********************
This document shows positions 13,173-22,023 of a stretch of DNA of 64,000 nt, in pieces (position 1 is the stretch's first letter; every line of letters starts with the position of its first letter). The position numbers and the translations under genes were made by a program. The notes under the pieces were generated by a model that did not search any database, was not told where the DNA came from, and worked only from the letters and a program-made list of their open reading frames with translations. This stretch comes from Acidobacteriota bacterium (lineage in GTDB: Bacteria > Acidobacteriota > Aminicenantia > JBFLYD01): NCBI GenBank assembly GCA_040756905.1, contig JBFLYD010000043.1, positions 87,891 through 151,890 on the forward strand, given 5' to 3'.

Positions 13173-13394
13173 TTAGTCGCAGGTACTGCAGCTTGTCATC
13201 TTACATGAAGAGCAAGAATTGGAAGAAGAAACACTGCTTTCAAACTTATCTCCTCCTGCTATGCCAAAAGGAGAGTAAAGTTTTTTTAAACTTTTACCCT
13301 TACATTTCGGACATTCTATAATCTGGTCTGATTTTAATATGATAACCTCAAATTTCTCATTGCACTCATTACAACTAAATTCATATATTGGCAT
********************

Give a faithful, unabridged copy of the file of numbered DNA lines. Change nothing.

This document shows positions 13,173-22,023 of a stretch of DNA of 64,000 nt, in pieces (position 1 is the stretch's first letter; every line of letters starts with the position of its first letter). The position numbers and the translations under genes were made by a program. The notes under the pieces were generated by a model that did not search any database, was not told where the DNA came from, and worked only from the letters and a program-made list of their open reading frames with translations. This stretch comes from Acidobacteriota bacterium (lineage in GTDB: Bacteria > Acidobacteriota > Aminicenantia > JBFLYD01): NCBI GenBank assembly GCA_040756905.1, contig JBFLYD010000043.1, positions 87,891 through 151,890 on the forward strand, given 5' to 3'.

Positions 13173-13394
13173 TTAGTCGCAGGTACTGCAGCTTGTCATC
13201 TTACATGAAGAGCAAGAATTGGAAGAAGAAACACTGCTTTCAAACTTATCTCCTCCTGCTATGCCAAAAGGAGAGTAAAGTTTTTTTAAACTTTTACCCT
13301 TACATTTCGGACATTCTATAATCTGGTCTGATTTTAATATGATAACCTCAAATTTCTCATTGCACTCATTACAACTAAATTCATATATTGGCAT